Romans 12 Motivational Gifts and Nurses: An Investigation of Job Satisfaction, Person–Job Fit, and the Clifton StrengthsFinder® Assessment
Jon C. Tomlinson
This mixed methods study extended the work of DellaVecchio and Winston (2004), Parolini and Winston (2006), McPherson (2008), and Tomlinson and Winston (2011) by addressing the seven motivational gifts Paul wrote about in Romans 12:3-8 in a new population: the nursing units of a small, not-for-profit healthcare system. Winston (2009) purported fitting of a person to a job using the individual’s Romans 12 motivational gifts granted that individual is fully engaged and satisfied with their current job. Building on this theme, the study found significant results related to job satisfaction, person-job fit, and the demographic variables of department and generation with respect to the Romans 12 motivational gifts in nurses. Further, notwithstanding Gallup’s efforts to define 34 strengths, DellaVecchio and Winston argued the evangelical Christian inerrancy premise of scripture shows “if scripture presents seven motivational gifts then seven, and only seven” (p. 1) gifts or strengths should exist. This study showed promising results in its attempt to begin a conversation about the Clifton StrengthsFinder® assessment and its relationship to the Romans 12 motivational gifts. Practical applications are discussed, and future research areas are herein.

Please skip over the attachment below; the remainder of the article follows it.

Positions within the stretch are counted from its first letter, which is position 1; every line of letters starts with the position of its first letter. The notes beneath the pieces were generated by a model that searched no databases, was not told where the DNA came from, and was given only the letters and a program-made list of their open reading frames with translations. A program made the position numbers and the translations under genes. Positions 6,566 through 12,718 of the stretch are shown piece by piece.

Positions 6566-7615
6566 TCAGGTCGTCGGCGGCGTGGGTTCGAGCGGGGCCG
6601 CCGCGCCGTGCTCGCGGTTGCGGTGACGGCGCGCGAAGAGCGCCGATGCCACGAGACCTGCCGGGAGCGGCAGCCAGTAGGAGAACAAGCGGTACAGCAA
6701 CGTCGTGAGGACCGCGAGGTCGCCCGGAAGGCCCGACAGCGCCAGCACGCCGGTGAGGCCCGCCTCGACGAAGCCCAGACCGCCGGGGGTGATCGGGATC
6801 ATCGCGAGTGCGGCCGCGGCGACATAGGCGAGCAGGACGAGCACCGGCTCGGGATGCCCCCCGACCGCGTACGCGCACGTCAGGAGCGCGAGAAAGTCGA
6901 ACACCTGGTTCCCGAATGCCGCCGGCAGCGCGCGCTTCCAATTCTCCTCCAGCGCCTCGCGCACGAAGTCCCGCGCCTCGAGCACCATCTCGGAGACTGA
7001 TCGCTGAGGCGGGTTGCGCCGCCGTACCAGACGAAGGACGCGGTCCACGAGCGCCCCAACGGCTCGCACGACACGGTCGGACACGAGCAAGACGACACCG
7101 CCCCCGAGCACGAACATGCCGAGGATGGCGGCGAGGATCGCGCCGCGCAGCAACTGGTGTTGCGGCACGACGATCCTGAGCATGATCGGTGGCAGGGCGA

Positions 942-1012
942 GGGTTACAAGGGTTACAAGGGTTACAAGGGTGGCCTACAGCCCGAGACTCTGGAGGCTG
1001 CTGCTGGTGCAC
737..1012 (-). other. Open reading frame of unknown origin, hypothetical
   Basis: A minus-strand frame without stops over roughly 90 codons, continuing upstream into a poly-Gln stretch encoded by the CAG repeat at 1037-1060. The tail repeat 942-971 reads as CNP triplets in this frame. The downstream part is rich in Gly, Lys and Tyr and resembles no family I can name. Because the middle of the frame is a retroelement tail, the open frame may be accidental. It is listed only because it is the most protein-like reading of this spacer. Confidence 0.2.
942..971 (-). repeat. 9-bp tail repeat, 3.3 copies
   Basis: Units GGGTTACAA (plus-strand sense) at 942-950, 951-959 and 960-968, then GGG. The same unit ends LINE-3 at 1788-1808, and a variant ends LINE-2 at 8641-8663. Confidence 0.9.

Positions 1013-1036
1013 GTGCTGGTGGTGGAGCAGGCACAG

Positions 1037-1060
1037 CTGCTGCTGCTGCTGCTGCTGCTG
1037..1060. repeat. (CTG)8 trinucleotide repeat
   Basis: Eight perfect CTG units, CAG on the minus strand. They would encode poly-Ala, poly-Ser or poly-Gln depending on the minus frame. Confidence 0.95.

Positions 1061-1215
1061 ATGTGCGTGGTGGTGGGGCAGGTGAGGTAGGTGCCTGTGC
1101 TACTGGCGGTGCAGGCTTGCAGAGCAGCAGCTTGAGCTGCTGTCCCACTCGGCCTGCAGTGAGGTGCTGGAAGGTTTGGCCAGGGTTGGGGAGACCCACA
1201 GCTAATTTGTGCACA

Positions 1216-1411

Regent students, staff, and faculty: Available in full text from Regent University Library
Non-Regent researchers: Available in full text from UMI Dissertation Services